One of the most extraordinary and in-depth pieces of music journalism, the “Wild Planet” series of articles was written by Dave Henderson and published in the UK weekly music newspaper “Sounds” in May 1983 and periodically for the next 2 years.
Charting in great detail the rise of an independent sector (it was much wider than a ‘movement’) of d-i-y experimental and avant garde music and sound sculpture, the series had a worldwide perspective, and opened many people’s eyes to the vast array of sound artists that were beavering away in their own backyards without any media coverage. I can honestly say it was probably the major influence on the creation of the Encyclopaedia Electronica archive.
As such, I hold this work in great regard, and thought it would be interesting to try and revisit those artists’ work and careers now, some 36 years on, utilising the resources of the archive and the wider internet. Hence the Wild Planet “Revisited”…
I’ll be posting the original articles, page by page, and then taking a more in-depth look at each in the intervening years.
Attrition are one of the groups featured in ‘Wild Planet’ that need little introduction. Active from 1980 to this very day, Martin Bowes, as the ever-present member & founder of Attrition, has built up a substantial canon of work, and now actively produces and masters others’ work at his studio, The Cage.
Ok, a whole art movement to cover in a blog…I don’t think so. I’m sure there are endless texts on the internet about the Futurists and the Art of Noises, and I couldn’t do it justice. So, let’s see what the archive has that might be of interest…
The earliest piece is this from the NME 5th January 1980, clipped from Andy Gill’s “The Concise NME Guide to Electronic Music & Synthesised Sound” which ran across two weeks.
In 1985, a compilation LP called “Dada For Now” on Liverpool’s Ark Records generated a bit of interest in the music press, the most in-depth being this piece in the NME, 27th July 1985…
To finish, here’s a piece by Luigi Russoli, from 1924:
Not a group or artist this time, but a tape/magazine label run by Vittore Baroni, the Italian cultural activist, mail artist and music critic, who in 1979 founded the first mail art assembling publication/artist’s magazine in Italy Arte Postale! and was among the first to write about industrial music and the new experimental frontiers. Area Condizionata released 3 compilation cassettes in 1983: “Italiano Industriale”, “The Voice / La Voce” and “Videogames For The Blind”. Vittore then moved on to other projects.
Well, that wasn’t much to go on in pre-internet days, was it? Needless to say, I’d never heard Anode before I started searching t’internet. Turns out Anode, or Anode Productions, is the work of a chap called Robert Carlberg, who was born in Seattle, Washington in 1954. He has been actively creating soundscapes since 1972, releasing his first recording “Early Tapeworm” in 1975. He has recorded musique concréte, minimalism, tape music, phonography, drones, manipulations and other non-keyboard-based electronics. He has also produced recordings for other artists, created soundscapes for film, theatre and musical composition, documented rare environments, provided audio backdrops for trade shows and conventions, and amassed a large library of audio-vérité recordings. On top of that, he founded the Synex newsletter for electronic musicians and wrote a monthly column for Electronic Musician Magazine between 1979 and 1989. Robert became acquainted with many other DIY electronic musicians worldwide, in what eventually became known as “Cassette Culture.”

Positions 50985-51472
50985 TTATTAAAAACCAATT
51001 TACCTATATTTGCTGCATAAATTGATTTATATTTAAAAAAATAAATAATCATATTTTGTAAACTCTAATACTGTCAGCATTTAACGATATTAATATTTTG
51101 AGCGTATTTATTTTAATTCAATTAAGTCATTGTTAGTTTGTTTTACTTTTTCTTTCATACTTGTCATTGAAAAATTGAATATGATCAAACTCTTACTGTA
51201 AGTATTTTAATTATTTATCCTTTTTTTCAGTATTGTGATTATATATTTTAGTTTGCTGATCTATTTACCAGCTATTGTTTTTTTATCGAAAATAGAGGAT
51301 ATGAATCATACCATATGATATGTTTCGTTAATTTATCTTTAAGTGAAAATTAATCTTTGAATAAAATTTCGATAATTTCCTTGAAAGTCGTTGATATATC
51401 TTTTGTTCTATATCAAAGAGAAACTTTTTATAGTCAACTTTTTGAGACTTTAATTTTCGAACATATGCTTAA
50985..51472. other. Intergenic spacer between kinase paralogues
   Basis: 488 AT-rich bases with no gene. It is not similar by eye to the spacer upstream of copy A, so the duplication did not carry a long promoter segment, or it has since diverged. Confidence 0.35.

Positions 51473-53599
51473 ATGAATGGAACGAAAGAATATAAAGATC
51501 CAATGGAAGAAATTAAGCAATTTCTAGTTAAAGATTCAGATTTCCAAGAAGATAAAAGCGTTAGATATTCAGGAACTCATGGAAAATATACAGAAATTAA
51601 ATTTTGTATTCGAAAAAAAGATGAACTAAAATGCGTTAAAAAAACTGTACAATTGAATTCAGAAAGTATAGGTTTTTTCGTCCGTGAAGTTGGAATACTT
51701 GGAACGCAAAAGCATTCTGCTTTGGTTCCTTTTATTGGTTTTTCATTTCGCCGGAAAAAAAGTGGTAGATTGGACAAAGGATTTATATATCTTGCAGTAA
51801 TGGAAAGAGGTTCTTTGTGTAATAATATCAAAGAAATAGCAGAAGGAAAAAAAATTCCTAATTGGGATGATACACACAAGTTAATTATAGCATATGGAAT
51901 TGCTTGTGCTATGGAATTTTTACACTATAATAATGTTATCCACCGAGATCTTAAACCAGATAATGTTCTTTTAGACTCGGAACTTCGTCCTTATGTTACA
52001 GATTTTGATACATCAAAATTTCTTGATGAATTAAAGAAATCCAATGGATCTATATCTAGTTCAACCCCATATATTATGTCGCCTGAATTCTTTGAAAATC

Robert has released over 50 albums of material, including the “Urban Soundscape” series, which he describes: “My Anode Urban Soundscape Series (AUSS) is a series of CDRs documenting particularly-interesting environments. Unlike other “natural sound” releases which seek to record environments free of mankind – or through editing, create such an environment artificially – my series dismisses the view that all human activity is “noise pollution.” We live, most of us, in human society and the natural sounds around all of us include our fellow pink apes. The sonically-rich environments presented therein will yield to careful attention, but they also can be placed in the background for reading, sleeping, or simply experiencing the ambience of a different time & place. My ultimate hope is to build up a library of such urban soundscapes, allowing one to go “around the world in 80 minutes.” They also explore the idea that we don’t have to travel to exotic locales or witness unusual events to find something worthy of our attention. ”
Anima, which began life as Anima-Sound, were a wife-husband duo of Limpe Fuchs (1936-) and Paul Fuchs (1941-) with support from Freidrich Gulda and Johan Anton Rettenbacher. Part of the burgeoning West German experimental scene which appeared in the late 1960s, their work lay in the area of improvisation and free jazz. They particularly focused on the creation of their own instruments, from wood, metal and stone, such as the Fuchshorn, Fuchszither and Fuchsbass.
Their use of found sound percussion can seen to be a precursor to some of the sounds Einstuerzende Neubauten were creating a decade later.
Anima disbanded in 1989, but Limpe Fuchs has continued to work as a solo artist as well as with famous musicians such as Theo Jorgensmann and Albert Mangeldorff. Here she is in solo performance in 2010.
In 2015 the Berlin label Play Loud! Productions published the entire catalogue of Anima-Sound, Anima and Limpe Fuchs’ solo work in the form of the “Limpe Fuchs archive”.